Go to Main Content

The Cultural Heritage of SEOUL(TBS)

  • Innovation of the distribution of agricultural and fisheries products, “Garak Market”

  • The Cultural Heritage of SEOUL(TBS) SMG 3293

    To modernize Korea’s dilapidated agricultural and fisheries distribution facilities and improve the distribution system, Korea’s rule of “one market per city” was abolished in 1976, and the Act on Distribution and Price Stabilization of Agricultural and Fishery Products was enacted to transform the existing distribution structure, which had become bogged down by trade on consignment, into an auction-based system. As a result, Garak Market, which sells fruit, vegetables, and fisheries products, was opened in June 1985 as the first public wholesale market in Korea.

    A project to modernize the market was launched in 2011 and its first phase has already been completed. In August, merchants will move into the new space, called Garak Mall. Trading volume has reached 1.7 times the volume initially planned, with a surplus of 7,000 tons a day, and thus the market had to be expanded. However, when it was built 30 years ago as the nation’s first public market, Garak Market was the largest in Asia.

    Songpa District, an area favorable for logistics as it is located adjacent to an expressway, was chosen as the site for the market, and the Wholesale Market Corporation (now the Seoul Agro-Fisheries and Food Corporation) began operations in 1984 with 47 buildings featuring a total floor area of 261,787 square meters (79,190 pyeong) on a lot of 542,920 square meters (164,232 pyeong).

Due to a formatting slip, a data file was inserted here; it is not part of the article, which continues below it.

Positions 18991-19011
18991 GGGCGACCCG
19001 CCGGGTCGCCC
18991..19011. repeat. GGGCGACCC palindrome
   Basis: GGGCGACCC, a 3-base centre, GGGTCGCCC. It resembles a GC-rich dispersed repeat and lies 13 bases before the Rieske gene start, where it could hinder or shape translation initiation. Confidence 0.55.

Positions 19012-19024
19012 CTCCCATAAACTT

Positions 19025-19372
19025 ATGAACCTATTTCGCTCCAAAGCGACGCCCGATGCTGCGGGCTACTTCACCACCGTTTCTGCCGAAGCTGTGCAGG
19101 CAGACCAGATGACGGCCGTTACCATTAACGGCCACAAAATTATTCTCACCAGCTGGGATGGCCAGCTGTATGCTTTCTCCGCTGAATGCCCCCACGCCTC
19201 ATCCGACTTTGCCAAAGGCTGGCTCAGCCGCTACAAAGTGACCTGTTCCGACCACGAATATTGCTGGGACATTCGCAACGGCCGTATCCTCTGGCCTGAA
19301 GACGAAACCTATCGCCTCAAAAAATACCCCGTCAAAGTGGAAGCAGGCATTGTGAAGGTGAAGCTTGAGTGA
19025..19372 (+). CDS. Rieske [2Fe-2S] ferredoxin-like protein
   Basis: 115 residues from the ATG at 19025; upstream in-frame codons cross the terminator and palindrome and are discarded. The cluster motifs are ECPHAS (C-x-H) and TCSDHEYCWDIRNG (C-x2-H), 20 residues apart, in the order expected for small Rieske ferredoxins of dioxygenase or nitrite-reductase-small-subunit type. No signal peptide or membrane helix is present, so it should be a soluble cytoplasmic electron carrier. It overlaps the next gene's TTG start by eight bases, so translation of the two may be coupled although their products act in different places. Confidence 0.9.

Since it brought the first auctions and large-scale parking lots to Korea, Garak Market has grown rapidly into the most famous marketplace in Gangnam. With a current daily trading volume of 7,300 tons, trading amount of about KRW 10.4 billion, and 130,000 visitors, Garak Market is now the largest public wholesale market in Korea.

    Seoul Metropolitan City and the Seoul Agro-Fisheries and Food Corporation plan to renovate the old, narrow facilities by 2024, expecting to reduce transportation and loading costs by about KRW 80 billion annually. At 2 a.m. in the morning, when most people are asleep, the market is crowded with merchants buying and selling vegetables, fruit, and fisheries products brought in from across the nation. By achieving major innovations of the distribution structure, Garak Market has raised the value of the sweat and hard work of producers and provided consumers with an abundance of food for 30 years.